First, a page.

This fairly recently-split species is listed as Endangered owing to a very rapid reduction in its population size during the last three decades. Although it was formerly fairly common, trapping for the cagebird trade has extirpated it from much of its former range and it is now in urgent need of effective protection.The Sun Conure Parrot (also called the Sun Parakeet) is arguably the most beautifully colored parrot you will ever see. They are small in size but have huge personalities.Adults have a rich yellow crown, nape, mantle, lesser wing-coverts, tips of the greater wing-coverts, chest, and underwing-coverts. The face and belly are orange with red around the ears. The base of the greater wing-coverts, tertials, and base of the primaries are green, while the secondaries, tips of the primaries, and most of the primary coverts are dark blue. The tail is olive-green with a blue tip.The Sun Parakeet occurs only in a relatively small region of north-eastern South America: the north Brazilian state of Roraima, southern Guyana, extreme southern Suriname, and southern French Guiana.These little Conure Parrots can be very curious, active, and playful. They are wonderful climbers and even love to hang upside down from perches and cage ceilings to get their owners attention. They can be very loving and even cuddly to people they trust but are sometimes extremely aggressive to strangers.Sun parakeets feed on fruits, flowers, berries, buds, soft leaves and nuts. They may also consume insects.Due to high demand in the pet trade this once common species has declined dramatically during the last twenty years (J. Gilardi in litt. 2007). It has been heavily exported from Guyana during this time, leading its virtual extirpation from that country. Trappers from Guyana and French Guiana have since travelled over the border to Brazil to buy birds for export (T. Arndt in litt. 2007, L. Silveira in litt. 2007). An annual export quota of 600 birds was set by Guyana in the 1980s and it is thought that more than 2,200 were imported into the United States between 1981 and 1985 (J. Gilardi in litt.2007). Trade is ongoing, and due to the ease with which birds can be attracted to bait (e.g. corn) and the large distances they will travel it is easy to trap all the individuals in an area (J. Gilardi in litt. 2007). . Today it is regularly bred in captivity, but the capture of wild individuals potentially remains a very serious threat.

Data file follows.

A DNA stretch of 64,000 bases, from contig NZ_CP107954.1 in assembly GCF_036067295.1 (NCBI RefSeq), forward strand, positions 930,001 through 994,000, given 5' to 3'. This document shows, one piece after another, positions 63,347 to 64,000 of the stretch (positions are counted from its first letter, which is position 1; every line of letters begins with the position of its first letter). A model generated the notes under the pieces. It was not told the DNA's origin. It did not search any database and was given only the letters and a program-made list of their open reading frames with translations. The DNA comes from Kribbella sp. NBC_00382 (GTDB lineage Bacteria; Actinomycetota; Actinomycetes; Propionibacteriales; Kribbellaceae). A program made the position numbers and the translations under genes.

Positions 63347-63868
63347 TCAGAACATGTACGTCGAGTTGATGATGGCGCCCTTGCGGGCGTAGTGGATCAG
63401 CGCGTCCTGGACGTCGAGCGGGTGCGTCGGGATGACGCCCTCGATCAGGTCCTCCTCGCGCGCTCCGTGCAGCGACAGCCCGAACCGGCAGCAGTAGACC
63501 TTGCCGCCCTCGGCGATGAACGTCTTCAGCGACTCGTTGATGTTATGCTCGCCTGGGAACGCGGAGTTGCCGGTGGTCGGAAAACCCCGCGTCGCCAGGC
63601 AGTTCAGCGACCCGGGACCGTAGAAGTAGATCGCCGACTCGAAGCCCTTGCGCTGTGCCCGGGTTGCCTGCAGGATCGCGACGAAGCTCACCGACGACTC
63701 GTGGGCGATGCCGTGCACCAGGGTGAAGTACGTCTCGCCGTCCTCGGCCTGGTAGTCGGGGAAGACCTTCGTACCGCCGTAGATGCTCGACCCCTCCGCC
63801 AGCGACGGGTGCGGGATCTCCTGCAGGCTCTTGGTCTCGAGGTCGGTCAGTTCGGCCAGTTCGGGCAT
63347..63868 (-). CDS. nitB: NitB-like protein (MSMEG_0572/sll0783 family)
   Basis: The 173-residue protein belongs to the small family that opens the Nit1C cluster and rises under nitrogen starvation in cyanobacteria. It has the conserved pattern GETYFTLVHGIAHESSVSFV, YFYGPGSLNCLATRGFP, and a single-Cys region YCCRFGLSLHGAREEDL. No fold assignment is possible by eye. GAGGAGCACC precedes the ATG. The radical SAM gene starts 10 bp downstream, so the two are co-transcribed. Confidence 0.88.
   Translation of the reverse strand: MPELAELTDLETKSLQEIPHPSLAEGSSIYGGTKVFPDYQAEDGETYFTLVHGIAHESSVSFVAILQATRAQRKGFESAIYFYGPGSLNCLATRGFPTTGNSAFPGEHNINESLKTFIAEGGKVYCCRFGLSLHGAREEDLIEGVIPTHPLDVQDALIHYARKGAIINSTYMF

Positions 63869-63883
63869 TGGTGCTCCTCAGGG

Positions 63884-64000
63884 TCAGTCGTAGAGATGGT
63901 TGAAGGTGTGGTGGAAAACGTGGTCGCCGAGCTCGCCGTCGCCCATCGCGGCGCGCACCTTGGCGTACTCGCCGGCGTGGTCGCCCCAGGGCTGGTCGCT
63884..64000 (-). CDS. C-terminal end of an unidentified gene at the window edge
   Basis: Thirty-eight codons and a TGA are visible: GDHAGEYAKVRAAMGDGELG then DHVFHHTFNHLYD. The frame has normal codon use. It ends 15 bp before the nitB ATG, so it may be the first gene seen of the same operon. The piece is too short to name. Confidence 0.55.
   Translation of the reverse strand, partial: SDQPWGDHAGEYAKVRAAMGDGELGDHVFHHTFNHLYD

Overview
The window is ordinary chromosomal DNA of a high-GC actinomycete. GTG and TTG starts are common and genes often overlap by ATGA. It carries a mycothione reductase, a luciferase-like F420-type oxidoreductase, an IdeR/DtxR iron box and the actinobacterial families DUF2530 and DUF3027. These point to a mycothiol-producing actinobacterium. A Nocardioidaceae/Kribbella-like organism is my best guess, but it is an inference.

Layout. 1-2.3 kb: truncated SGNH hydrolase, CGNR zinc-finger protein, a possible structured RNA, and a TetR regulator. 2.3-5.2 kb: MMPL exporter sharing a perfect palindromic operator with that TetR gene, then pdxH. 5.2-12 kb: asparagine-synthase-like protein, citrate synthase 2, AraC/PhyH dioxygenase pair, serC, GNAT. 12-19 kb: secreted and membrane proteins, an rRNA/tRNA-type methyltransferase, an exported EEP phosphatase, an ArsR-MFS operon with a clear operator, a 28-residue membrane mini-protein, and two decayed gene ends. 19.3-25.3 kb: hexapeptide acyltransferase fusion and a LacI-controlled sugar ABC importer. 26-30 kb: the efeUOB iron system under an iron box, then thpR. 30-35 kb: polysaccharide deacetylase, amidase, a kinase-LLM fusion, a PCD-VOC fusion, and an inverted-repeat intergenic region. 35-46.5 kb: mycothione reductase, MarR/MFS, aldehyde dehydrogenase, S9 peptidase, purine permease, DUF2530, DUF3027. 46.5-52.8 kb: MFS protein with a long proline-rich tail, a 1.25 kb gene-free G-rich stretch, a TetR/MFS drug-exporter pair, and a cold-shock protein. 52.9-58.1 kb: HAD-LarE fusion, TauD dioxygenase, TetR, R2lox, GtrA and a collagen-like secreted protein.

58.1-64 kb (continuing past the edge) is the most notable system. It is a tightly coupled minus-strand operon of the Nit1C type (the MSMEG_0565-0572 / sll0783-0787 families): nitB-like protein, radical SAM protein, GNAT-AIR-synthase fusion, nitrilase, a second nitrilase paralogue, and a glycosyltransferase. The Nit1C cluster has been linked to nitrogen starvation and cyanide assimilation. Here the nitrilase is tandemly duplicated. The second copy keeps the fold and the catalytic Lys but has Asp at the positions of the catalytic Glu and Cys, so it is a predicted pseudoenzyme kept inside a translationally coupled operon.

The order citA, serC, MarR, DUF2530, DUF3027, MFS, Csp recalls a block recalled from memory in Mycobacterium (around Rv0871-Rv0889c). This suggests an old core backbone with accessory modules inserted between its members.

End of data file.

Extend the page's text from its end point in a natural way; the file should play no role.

The Sun Parakeet (Aratinga solstitialis)